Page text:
If you’ve just come across my prints on the web, I’d love to tell you a little about myself. I like to say I was born in the tiny building at the lower right of this print of the campus at Middlebury College. Well, not really. But it was here in the 1950s, in Joe Ablow’s Renaissance Art course, that I first saw Piero della Francesca’s “Flagellation” and understood that great art is composed from what we see but it is not a REPLICA of what we see.
My next epiphany was in the art library at Wesleyan University where I discovered “The Language of Vision” by Gyorgy Kepes who understood the interrelatedness of visual phenomena in all places and at all scales, and saw meaning and beauty in the humble bubble pattern.
And it was at Wesleyan’s Print Laboratory that Butch Limbach turned me on to the ancient technology of woodblock. I’ve never fallen out of love with my medium, only added to it the new technology of archival pigment print ink jet to which I’ve been fortunate to gain access by living long enough.
But why on earth did I become a professional artist? Arthur K.D. Healy, the watercolorist on the Middlebury faculty, made it seem like a noble calling. No one said I couldn’t and I was too naive to realize the odds. But mostly, I wanted to spend all my time making images and I was willing to take the risk. I felt, in a sense, that I had no choice. I couldn’t be happy otherwise.
My life as a professional artist really didn’t begin until I moved to an old tavern in a tiny village in Vermont in 1967, part of a migration away from city and suburb by lots of independent creative types. Vermont was beautiful and Vermonters unpretentious, generous, and understood “home occupation”. I was free to be me.
I don’t need to tell you how little money I made those first years, or how many teaching gigs I did or how many craft fairs. One way or another, I learned to balance the imagery that I could depend on with the more cerebral subjects that haunted me. You can read Tom Slayton’s excellent book “Sabra Field, The Art of Place” and my own visual autobiography “In Sight” to see how the journey progressed.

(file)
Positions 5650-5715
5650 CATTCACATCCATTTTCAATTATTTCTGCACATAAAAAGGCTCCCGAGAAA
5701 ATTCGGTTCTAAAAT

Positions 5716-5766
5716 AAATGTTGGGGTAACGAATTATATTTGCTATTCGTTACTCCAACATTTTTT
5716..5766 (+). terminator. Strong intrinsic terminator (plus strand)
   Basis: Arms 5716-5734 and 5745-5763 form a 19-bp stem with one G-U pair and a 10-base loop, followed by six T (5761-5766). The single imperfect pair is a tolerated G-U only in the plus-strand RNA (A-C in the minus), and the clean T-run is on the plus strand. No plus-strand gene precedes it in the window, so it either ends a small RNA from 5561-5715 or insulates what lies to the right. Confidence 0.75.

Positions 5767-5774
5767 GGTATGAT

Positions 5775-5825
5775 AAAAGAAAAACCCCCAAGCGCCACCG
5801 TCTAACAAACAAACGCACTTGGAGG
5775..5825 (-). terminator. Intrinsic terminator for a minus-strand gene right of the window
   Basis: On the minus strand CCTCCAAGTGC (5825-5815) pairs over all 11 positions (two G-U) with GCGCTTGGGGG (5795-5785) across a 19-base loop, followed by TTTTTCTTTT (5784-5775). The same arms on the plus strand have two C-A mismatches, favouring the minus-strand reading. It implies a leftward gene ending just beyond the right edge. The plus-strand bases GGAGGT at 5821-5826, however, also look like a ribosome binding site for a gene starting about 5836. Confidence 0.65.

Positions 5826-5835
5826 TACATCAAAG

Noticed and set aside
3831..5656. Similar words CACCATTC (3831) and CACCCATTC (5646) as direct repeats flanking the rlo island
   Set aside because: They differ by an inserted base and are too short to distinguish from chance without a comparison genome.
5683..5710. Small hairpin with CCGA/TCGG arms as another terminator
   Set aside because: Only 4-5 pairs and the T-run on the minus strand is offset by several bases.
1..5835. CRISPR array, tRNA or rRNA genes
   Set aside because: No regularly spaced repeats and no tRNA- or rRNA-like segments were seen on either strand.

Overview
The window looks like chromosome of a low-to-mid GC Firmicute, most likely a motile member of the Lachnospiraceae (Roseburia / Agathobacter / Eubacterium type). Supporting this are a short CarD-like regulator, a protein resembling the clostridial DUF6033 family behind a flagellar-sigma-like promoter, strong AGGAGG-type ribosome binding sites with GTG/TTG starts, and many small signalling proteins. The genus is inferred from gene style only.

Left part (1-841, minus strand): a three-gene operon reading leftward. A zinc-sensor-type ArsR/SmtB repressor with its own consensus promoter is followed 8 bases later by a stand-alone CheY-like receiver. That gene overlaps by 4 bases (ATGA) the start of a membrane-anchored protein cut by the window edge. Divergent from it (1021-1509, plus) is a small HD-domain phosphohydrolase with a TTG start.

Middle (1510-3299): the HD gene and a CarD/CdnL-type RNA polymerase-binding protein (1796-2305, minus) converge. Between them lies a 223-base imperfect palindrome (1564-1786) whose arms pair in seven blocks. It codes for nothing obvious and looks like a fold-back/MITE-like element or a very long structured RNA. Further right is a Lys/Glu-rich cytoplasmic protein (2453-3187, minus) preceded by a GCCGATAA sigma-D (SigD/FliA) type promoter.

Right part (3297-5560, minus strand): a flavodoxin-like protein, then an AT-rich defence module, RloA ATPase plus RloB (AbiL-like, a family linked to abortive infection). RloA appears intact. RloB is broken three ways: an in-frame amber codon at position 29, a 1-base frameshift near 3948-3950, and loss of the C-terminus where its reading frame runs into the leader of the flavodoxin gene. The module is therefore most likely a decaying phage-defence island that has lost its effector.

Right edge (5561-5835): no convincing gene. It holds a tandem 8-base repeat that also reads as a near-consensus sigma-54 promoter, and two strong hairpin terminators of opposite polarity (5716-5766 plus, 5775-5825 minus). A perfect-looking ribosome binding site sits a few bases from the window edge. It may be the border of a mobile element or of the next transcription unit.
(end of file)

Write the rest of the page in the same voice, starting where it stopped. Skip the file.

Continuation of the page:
The best thing that happened in the early years in Vermont was meeting my husband Spencer, a wildlife artist. He became our business manager and made my productive life double what it would otherwise have been.
Spencer died in 2010 after 39 happy years together. Occasionally collaborating with him was always one of my joys.
The career highs that sustain me are not glamorous by the standards of the wider world, but they confirm that I made the right decision and that this wonderful place is home . You can read about the awards, commissions, honorary Ph.D., inclusion in international exhibitions, and my Italian printmaking workshops at Spannocchia near Siena Il Trattore in my curriculum vitae.
Most important for the long term is “The Sabra Field Collection” at the Middlebury College Museum of Art. There, one of each print I have made has a permanent home. I have had three retrospectives to date.
I’ve reached the time of life artists dream of: a few commissions, sales of reproduction rights, a lot of time to think and dream and invent new images while still having the strength and energy to make them come true.
I hope you will find an image that speaks to you, that you will commit to it, and live with it so that we may share that special relationship between artist and collector: I make it but you SEE it!